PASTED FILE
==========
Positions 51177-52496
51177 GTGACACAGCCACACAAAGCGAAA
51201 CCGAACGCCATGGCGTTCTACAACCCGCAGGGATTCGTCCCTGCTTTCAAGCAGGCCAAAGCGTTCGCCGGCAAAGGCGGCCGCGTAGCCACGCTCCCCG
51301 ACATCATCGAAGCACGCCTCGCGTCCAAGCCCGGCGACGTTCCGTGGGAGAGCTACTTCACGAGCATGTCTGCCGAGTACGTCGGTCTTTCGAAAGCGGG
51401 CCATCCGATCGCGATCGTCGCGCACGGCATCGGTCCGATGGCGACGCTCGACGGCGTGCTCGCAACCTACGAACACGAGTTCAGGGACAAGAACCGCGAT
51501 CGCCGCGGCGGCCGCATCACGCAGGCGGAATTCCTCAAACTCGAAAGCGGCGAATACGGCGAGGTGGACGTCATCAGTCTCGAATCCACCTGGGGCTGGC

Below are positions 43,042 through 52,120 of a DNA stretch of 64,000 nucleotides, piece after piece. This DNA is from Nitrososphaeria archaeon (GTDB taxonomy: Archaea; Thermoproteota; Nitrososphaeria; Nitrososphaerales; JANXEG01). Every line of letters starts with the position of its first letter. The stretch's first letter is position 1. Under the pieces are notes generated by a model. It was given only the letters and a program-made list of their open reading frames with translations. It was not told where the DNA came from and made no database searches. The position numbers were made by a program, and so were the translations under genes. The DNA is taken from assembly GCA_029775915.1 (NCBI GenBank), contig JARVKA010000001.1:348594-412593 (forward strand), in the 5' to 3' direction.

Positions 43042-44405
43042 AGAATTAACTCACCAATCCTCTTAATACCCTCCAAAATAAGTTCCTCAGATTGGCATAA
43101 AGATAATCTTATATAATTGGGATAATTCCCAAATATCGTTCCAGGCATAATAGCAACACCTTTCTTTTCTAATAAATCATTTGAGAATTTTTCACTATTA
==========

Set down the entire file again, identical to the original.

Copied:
Positions 51177-52496
51177 GTGACACAGCCACACAAAGCGAAA
51201 CCGAACGCCATGGCGTTCTACAACCCGCAGGGATTCGTCCCTGCTTTCAAGCAGGCCAAAGCGTTCGCCGGCAAAGGCGGCCGCGTAGCCACGCTCCCCG
51301 ACATCATCGAAGCACGCCTCGCGTCCAAGCCCGGCGACGTTCCGTGGGAGAGCTACTTCACGAGCATGTCTGCCGAGTACGTCGGTCTTTCGAAAGCGGG
51401 CCATCCGATCGCGATCGTCGCGCACGGCATCGGTCCGATGGCGACGCTCGACGGCGTGCTCGCAACCTACGAACACGAGTTCAGGGACAAGAACCGCGAT
51501 CGCCGCGGCGGCCGCATCACGCAGGCGGAATTCCTCAAACTCGAAAGCGGCGAATACGGCGAGGTGGACGTCATCAGTCTCGAATCCACCTGGGGCTGGC

Below are positions 43,042 through 52,120 of a DNA stretch of 64,000 nucleotides, piece after piece. This DNA is from Nitrososphaeria archaeon (GTDB taxonomy: Archaea; Thermoproteota; Nitrososphaeria; Nitrososphaerales; JANXEG01). Every line of letters starts with the position of its first letter. The stretch's first letter is position 1. Under the pieces are notes generated by a model. It was given only the letters and a program-made list of their open reading frames with translations. It was not told where the DNA came from and made no database searches. The position numbers were made by a program, and so were the translations under genes. The DNA is taken from assembly GCA_029775915.1 (NCBI GenBank), contig JARVKA010000001.1:348594-412593 (forward strand), in the 5' to 3' direction.

Positions 43042-44405
43042 AGAATTAACTCACCAATCCTCTTAATACCCTCCAAAATAAGTTCCTCAGATTGGCATAA
43101 AGATAATCTTATATAATTGGGATAATTCCCAAATATCGTTCCAGGCATAATAGCAACACCTTTCTTTTCTAATAAATCATTTGAGAATTTTTCACTATTA